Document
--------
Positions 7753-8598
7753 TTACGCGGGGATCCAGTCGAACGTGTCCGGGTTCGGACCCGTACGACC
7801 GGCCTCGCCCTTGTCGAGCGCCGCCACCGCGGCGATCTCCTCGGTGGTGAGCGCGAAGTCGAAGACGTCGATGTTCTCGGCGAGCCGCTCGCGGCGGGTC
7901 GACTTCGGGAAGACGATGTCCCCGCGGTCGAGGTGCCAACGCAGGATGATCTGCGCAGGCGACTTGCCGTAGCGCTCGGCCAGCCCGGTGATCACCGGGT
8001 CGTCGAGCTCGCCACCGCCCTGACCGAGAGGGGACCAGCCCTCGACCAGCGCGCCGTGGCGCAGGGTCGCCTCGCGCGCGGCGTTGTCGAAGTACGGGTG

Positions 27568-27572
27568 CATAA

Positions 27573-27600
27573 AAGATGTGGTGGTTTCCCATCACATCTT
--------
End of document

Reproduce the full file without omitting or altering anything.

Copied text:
Positions 7753-8598
7753 TTACGCGGGGATCCAGTCGAACGTGTCCGGGTTCGGACCCGTACGACC
7801 GGCCTCGCCCTTGTCGAGCGCCGCCACCGCGGCGATCTCCTCGGTGGTGAGCGCGAAGTCGAAGACGTCGATGTTCTCGGCGAGCCGCTCGCGGCGGGTC
7901 GACTTCGGGAAGACGATGTCCCCGCGGTCGAGGTGCCAACGCAGGATGATCTGCGCAGGCGACTTGCCGTAGCGCTCGGCCAGCCCGGTGATCACCGGGT
8001 CGTCGAGCTCGCCACCGCCCTGACCGAGAGGGGACCAGCCCTCGACCAGCGCGCCGTGGCGCAGGGTCGCCTCGCGCGCGGCGTTGTCGAAGTACGGGTG

Positions 27568-27572
27568 CATAA

Positions 27573-27600
27573 AAGATGTGGTGGTTTCCCATCACATCTT